In this variation of weft-faced weave, extra wefts are inset between regular discontinuous wefts. After a series of these have been passed and depressed with a beater, a small group of wefts is passed locally and beaten down. Over this more rows of regular weft are passed and beaten down to enclose the woven inset.
Between the extreme tautness of the inset and the slack eccentric weft around it a curved swell is created on the surface of the weave along with a slight wavy texture in the regular weft . This technical variation is used by the weavers of Nuzumla, Mesudiye, Derbent (Konya), Islahiye (Gaziantep) and the Taurus region. It is not a slit-avoiding technique but a modified weave which minimizes the slit by the formation of curvilinear weft insets.
The double interlock is woven by interlinking the two adjacent complimen tary wefts of different color areas. The weaver loops each weft through its adjacent weft on the turn between the two colored areas and links it over the next before returning it to its own area. This creates a firm weave that is totally without a slit. On the face of the kilim the pattern areas are separated by firm unbroken edges. On the reverse, a row of stitch-like threads appears where one color area is interlocked with another. This weave is not common in Turkey, but it can occasionally be seen in some Kurdish kilims.
In dovetailing, discontinued weft threads from adjacent color areas meet at the same single warp. The weaver takes them around this common warp and returns them to their own color area. The warps, which are usually employed in pairs, are here separated and the wefts dovetailed on the same warp so that no slit can form. The dovetailing may have a ratio of 1/1, one weft from each colored area sharing the common warp at each junction, or 2/2 or more. Sometimes, up to five wefts are dovetailed into a single junction. It is, of course, a technique used around the world in weaving, it was used in the Ottoman tent kilims to help create curvilinear floral motifs. It is almost unknown in Turkish traditional kilims.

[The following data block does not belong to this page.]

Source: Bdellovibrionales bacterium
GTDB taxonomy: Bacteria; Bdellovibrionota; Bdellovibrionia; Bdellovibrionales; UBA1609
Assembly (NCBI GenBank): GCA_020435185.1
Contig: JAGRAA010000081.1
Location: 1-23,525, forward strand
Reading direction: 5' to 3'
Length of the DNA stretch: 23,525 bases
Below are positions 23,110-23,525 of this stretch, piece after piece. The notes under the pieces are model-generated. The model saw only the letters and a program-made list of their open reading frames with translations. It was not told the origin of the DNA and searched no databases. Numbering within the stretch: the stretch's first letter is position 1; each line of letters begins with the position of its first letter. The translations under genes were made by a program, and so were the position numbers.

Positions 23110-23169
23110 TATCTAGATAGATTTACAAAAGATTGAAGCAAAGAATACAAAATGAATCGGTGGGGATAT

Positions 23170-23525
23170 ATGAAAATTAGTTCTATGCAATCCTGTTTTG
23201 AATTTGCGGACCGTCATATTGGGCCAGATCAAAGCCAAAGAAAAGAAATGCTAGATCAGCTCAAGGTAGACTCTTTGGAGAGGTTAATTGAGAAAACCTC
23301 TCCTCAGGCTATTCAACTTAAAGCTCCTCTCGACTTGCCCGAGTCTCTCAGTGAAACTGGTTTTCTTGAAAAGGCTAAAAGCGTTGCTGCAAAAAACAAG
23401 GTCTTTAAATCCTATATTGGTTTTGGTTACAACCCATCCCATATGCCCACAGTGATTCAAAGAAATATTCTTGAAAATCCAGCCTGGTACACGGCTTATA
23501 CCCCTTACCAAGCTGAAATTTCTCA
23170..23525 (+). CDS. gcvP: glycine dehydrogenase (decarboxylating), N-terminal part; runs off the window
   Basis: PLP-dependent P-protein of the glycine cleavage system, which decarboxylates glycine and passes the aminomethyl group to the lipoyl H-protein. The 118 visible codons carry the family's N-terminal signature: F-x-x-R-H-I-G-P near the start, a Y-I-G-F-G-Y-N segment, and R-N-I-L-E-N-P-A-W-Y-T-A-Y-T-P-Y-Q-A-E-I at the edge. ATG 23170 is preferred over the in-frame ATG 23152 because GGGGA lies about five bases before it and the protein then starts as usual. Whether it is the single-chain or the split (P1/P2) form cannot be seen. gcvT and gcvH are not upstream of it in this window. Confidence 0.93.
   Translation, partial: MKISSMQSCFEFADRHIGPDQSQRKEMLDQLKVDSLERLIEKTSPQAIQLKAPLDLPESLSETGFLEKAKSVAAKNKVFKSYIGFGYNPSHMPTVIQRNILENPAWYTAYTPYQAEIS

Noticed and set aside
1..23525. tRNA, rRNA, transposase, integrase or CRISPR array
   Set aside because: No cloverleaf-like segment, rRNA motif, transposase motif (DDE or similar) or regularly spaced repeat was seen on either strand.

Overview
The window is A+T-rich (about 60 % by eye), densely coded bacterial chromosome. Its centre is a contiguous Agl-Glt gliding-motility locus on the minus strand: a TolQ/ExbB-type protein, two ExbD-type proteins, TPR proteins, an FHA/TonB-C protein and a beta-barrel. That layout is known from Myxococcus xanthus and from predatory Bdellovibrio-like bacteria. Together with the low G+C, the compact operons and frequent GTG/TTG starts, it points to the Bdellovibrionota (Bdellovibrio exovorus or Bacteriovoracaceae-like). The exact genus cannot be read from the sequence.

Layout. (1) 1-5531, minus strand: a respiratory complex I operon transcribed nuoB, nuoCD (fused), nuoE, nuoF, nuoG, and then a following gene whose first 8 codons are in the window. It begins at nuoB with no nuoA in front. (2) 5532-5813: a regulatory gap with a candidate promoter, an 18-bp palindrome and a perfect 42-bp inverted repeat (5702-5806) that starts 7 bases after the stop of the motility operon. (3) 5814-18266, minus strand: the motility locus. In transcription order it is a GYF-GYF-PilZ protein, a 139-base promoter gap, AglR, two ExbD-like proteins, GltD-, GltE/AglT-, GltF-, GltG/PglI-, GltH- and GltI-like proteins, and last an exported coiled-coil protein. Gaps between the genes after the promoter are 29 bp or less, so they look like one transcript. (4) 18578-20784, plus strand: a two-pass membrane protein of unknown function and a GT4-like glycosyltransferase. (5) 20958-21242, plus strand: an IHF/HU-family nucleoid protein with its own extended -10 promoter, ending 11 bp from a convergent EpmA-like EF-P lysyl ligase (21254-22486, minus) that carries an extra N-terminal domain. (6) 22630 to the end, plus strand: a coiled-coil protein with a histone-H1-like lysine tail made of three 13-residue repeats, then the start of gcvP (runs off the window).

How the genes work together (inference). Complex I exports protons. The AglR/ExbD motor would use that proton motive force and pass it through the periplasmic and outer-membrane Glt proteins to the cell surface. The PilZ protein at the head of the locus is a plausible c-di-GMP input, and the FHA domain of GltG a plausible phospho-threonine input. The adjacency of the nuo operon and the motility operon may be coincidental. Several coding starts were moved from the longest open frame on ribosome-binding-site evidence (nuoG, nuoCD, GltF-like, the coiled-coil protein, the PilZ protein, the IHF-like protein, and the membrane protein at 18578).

Extra-weft contour wrapping
Extra-weft contour wrapping is used to produce a single contour, in all appearances like a row of stitches, around and between areas of different colors. The weaver passes in each row an extra-weft thread around the pair of warps between two color areas. She leaves it hanging until she has passed the next row of design thread in both areas and then wraps it around the adjacent end warps of each color area. On the face of the finished weave this produces contours which appear to have been worked in after the piece has been taken off the loom. In fact, the wrapping is done gradually or progressively from set to set, or if the weaver finishes a whole motif independently, the extra-weft may then be wrapped around this. This is a form widespread throughout Anatolia.
Contour bands of eccentric/curved wefts
In this technical form the broad gaps between color blocks are filled with weft- faced woven bands and with contour threads of a contrasting color around the edges of the motifs. It is not used with the common slit weave but mostly is used in conjunction with the non-vertical pattern weave to help create non-vertical patterns. This form is employed by the n yoruks of Nuzumla, Mesudiye,Akviran, rumra and Obruk near Konya, the Taurus yoruks of Mut, and in Egret and Dazkiri near Afyon. It also is used in the east among the Islahiye yoruks of Gaziantep.